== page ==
And he took bread, gave thanks and broke it, and gave it to them, saying, "This is my body given for you; do this in remembrance of me."
and when he had given thanks, he broke it and said, "This is my body, which is for you; do this in remembrance of me."
1 Corinthians 11:24
"Though my soul may set in darkness, it will rise in perfect light; I have loved the stars too fondly to be fearful of the night." ---Sarah Williams
He "Christ," broke and blessed the bread.
He "Christ," gave it to the disciples.
(Symbolically) take-eat,"this (experience) (this occasion) and remember-I gave my very life for you.
Why could He not let his disciples break and pass it? I believe because He was demonstrating His humility. "Let he who would be master, be the servant of all." He did surely give His life a ransom for-all.
His life was one sacrifice after another, from restraining Himself in times of provocation, to the discipline of 40 days in the wilderness-to the disregarding of pangs of hunger and thirst and Satan's temptations, to the Lord forgive them at the cross and refusal to save himself physically.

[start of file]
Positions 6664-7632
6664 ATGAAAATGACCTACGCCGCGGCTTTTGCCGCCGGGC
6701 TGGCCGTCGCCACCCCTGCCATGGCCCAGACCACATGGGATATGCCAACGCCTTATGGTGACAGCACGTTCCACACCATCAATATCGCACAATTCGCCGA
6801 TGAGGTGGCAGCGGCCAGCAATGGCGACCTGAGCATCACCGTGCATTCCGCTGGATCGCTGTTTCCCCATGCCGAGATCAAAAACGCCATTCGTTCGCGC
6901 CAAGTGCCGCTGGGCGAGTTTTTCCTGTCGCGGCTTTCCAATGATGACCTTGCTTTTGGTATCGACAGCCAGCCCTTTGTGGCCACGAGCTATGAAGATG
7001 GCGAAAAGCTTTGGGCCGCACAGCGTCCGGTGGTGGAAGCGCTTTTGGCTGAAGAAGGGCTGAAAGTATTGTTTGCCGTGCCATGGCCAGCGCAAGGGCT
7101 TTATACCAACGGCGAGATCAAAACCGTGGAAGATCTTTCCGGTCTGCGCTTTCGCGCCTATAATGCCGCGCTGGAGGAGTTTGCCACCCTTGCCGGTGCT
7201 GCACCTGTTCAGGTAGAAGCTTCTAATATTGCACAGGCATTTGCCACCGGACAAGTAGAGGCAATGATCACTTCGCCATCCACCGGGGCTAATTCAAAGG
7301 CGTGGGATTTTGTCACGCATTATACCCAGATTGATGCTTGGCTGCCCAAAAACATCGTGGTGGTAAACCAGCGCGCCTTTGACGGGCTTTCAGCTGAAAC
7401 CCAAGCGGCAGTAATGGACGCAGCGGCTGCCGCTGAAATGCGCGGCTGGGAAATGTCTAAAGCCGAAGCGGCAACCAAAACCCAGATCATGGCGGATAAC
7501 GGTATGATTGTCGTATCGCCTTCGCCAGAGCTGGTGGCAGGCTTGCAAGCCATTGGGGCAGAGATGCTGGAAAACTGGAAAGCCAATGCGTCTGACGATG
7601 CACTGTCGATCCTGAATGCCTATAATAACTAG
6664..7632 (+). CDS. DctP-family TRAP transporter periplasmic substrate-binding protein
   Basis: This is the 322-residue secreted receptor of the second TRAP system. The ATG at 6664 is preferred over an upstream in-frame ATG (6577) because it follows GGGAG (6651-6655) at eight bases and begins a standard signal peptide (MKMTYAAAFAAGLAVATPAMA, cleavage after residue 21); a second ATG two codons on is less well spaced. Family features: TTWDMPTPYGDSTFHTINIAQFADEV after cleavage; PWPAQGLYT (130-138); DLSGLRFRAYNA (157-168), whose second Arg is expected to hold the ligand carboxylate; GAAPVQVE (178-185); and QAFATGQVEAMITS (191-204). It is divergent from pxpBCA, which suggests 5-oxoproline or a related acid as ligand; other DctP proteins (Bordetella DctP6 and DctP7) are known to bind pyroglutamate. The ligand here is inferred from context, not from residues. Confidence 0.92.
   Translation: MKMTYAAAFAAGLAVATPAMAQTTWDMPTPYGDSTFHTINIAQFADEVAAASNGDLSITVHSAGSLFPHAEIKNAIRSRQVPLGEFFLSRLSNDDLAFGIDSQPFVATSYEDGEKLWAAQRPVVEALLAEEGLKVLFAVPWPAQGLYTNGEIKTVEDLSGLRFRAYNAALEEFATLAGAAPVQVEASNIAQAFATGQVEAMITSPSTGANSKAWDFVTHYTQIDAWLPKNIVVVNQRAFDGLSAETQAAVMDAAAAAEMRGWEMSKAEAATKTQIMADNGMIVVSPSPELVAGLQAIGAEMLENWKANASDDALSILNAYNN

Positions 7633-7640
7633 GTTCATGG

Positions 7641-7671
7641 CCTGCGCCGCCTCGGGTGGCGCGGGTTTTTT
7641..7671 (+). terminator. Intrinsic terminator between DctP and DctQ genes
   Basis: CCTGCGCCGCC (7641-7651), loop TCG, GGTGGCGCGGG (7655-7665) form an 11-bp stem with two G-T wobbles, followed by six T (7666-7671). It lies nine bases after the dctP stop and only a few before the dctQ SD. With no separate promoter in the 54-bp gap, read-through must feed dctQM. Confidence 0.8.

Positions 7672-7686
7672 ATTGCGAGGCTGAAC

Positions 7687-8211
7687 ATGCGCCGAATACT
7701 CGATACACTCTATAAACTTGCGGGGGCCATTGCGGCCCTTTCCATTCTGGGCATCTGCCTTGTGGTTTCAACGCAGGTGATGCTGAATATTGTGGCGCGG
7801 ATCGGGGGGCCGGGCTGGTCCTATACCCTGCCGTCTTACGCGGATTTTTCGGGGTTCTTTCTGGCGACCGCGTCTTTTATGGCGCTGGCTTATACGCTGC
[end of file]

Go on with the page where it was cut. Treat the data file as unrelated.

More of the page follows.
Why did He want them to remember Him?
It was not necessarily because He was the son of God, though that was important, but what He did with His life!
He was and ever is the prime exemplar.
When you come together, it is not the Lord's Supper you eat, 1 Corinthians 11:20
They were eating the Lord's supper like it was a festival in the church. Ignoring its significance in 1st Corinthians. To do in remembrance of Him.
Blessed is the cup of wine, drink ye all of it!
A lukewarm, part time service will not do it!Drink ye all of it, or none at all--and remember-and if we believe, and we remember, we will drink all of it.
This is what He wished them and us to remember His life as He lived it!
They were very sad and began to say to him one after the other, "Surely not I, Lord?"Matthew 26:22
Isn't that what we all say? Not I Lord. Do we learn our lesson of The Last Supper and take it to heart.
The lessons of humility, the lesson in seeing these events as examples, the life lesson: the long loving duty of all day long enduring adverse conditions, the lesson of suffering, the lesson of not griping and complaining, and the lesson in not only living right but the lesson on dying with complete honor.
by James Gargus